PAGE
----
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Thursday, February 26, 2015

Why time management matters in personal finance

Time is something many people have a lot of, but little of and what others have little of, but a lot of depending on their work and life situations. In any case, and just as with many endeavors, doing things right takes focus, effort and knowledge among other things. Without these things, the risk of haphazard decision making rises and when lack of certainty and precision is coupled with household finances. So how do people with little time solve this possible problem?

Time management is a prerequisite to many things, everyone does things in the same time and life happens in real time everywhere. So why do some accomplish more things and do more with the same amount of time and money? How time is used is one of the reasons, but it's not always easy. For example, multitasking without efficiency and focus does not necessarily accomplish anymore than than focusing on one task. Plans are also important because they serve as a pre-defined source of direction that saves time having to figure out what to do next. A well organized plan saves time in the same way an investment in quality reduces time-consuming complications later on.

In terms of money, a well developed and thought out financial plan and attention to financial details such as cash flow and a budget do more for household finances than back-of-the envelope mental check book balancing and budgeting. In other words, miscalculating expenditures and income potentially leads to cash flow problems such as bounced checks, overdraft fees and even a lower credit score. Similarly, effectively managing debt by transferring to lower rates, debt snowballing and restructuring costs also does more for household and individual finances than not spending a little time on finding relatively simple solutions to run of the mill financial situations.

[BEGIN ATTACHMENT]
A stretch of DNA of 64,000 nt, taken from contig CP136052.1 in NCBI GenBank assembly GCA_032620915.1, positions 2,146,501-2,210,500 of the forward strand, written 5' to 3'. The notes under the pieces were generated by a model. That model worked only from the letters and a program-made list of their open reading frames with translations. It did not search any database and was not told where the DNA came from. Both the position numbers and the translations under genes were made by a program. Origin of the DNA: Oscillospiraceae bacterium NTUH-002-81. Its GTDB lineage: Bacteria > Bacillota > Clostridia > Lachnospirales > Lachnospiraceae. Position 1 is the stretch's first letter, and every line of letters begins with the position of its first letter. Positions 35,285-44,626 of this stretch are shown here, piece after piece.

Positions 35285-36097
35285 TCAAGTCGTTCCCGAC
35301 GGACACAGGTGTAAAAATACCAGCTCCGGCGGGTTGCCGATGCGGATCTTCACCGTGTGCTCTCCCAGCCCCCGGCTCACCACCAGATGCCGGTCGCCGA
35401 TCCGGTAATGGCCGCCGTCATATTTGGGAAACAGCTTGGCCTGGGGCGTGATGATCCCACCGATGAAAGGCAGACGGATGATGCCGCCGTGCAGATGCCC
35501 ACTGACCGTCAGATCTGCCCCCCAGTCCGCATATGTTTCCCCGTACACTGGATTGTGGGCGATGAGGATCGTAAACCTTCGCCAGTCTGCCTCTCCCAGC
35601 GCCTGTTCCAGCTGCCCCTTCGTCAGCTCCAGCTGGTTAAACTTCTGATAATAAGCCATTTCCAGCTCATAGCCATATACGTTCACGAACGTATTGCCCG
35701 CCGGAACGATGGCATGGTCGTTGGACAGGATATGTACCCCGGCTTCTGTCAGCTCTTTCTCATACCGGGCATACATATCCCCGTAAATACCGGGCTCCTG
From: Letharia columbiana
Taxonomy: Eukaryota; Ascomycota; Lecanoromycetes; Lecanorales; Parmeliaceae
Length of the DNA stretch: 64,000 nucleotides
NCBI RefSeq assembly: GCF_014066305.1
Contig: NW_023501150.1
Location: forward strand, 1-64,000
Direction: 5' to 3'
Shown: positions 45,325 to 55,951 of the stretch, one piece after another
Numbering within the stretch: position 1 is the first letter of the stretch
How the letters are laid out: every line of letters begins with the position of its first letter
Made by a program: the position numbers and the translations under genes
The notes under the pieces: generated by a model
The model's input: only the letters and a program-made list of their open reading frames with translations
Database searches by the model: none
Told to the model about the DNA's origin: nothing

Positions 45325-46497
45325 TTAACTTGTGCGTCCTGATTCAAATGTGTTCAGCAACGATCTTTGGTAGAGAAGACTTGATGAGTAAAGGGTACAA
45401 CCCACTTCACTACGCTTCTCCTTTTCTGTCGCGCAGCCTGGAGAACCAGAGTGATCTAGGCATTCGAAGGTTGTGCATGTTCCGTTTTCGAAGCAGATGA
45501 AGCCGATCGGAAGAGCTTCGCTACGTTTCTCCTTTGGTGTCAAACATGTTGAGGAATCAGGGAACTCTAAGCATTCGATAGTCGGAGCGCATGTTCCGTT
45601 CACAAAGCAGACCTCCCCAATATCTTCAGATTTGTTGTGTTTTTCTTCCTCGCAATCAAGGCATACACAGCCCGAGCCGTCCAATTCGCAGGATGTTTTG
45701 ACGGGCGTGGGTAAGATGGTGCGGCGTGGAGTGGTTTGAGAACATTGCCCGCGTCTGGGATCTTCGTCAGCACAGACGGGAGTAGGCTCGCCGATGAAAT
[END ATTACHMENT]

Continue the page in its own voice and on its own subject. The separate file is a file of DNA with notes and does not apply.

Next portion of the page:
Other ways time matters to money management are in investing and retirement planning. Time is crucial to effective investing. The wrong holding period, poorly timed market entry and exit points and not allowing fixed income investments to compound and grow negate their potential value. Also, time is a variable in the distribution of annuities, tax filing, expiration of insurance contracts and achievement of retirement income goals. Without knowing when these times are and what they are for can contribute to late payment fees, missed money goals and the loss of money.

It is easy to understand time is important, it is more difficult to take the time to understand and use this principle to improving personal finances. What is more, thinking more that what is possible can be achieved in a certain amount of time is also a pitfall. Over estimating and under estimating the utility of time leads to incomplete tasks, and over ambitious plans, which limit the effectiveness of time management and organization. Taking the time to understand how to use and implement time management properly is a good investment of time. A simple exercise is to start small  and see how much more you can do with 60 seconds without sacrificing control and accuracy.

Time pressure is another risk associated with time management. Rushing creates stress, increases error rates and reduces the effectiveness of time that would otherwise be used well. Balancing time with each specific function or tasks necessary use of time with optimal use of that time helps avoid that problem. The signs of good time management in personal finance include less financial stress, higher savings, improves return on investment and a higher credit score. Not all these things are required to be evidence of good time management, but they are a good indicator of how effective a revised time management approach is.

Image: Tax Credits, CC BY-SA 2.0